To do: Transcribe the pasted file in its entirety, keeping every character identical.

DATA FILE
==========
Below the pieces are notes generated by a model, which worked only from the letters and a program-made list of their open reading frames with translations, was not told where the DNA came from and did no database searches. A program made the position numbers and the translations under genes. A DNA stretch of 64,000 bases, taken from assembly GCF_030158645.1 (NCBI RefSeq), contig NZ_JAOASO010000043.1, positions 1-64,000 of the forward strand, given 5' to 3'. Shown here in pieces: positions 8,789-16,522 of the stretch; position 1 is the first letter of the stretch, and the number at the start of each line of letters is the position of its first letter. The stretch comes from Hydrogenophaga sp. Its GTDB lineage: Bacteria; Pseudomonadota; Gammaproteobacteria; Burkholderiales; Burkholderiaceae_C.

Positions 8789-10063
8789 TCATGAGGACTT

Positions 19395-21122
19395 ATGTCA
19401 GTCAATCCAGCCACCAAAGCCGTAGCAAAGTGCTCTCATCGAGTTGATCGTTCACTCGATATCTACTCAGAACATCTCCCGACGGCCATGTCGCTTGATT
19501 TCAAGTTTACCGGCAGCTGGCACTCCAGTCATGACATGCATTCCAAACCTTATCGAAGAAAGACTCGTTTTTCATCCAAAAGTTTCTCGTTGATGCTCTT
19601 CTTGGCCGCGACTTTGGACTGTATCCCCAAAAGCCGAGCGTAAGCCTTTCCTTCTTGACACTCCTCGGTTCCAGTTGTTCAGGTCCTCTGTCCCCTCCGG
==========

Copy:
Below the pieces are notes generated by a model, which worked only from the letters and a program-made list of their open reading frames with translations, was not told where the DNA came from and did no database searches. A program made the position numbers and the translations under genes. A DNA stretch of 64,000 bases, taken from assembly GCF_030158645.1 (NCBI RefSeq), contig NZ_JAOASO010000043.1, positions 1-64,000 of the forward strand, given 5' to 3'. Shown here in pieces: positions 8,789-16,522 of the stretch; position 1 is the first letter of the stretch, and the number at the start of each line of letters is the position of its first letter. The stretch comes from Hydrogenophaga sp. Its GTDB lineage: Bacteria; Pseudomonadota; Gammaproteobacteria; Burkholderiales; Burkholderiaceae_C.

Positions 8789-10063
8789 TCATGAGGACTT

Positions 19395-21122
19395 ATGTCA
19401 GTCAATCCAGCCACCAAAGCCGTAGCAAAGTGCTCTCATCGAGTTGATCGTTCACTCGATATCTACTCAGAACATCTCCCGACGGCCATGTCGCTTGATT
19501 TCAAGTTTACCGGCAGCTGGCACTCCAGTCATGACATGCATTCCAAACCTTATCGAAGAAAGACTCGTTTTTCATCCAAAAGTTTCTCGTTGATGCTCTT
19601 CTTGGCCGCGACTTTGGACTGTATCCCCAAAAGCCGAGCGTAAGCCTTTCCTTCTTGACACTCCTCGGTTCCAGTTGTTCAGGTCCTCTGTCCCCTCCGG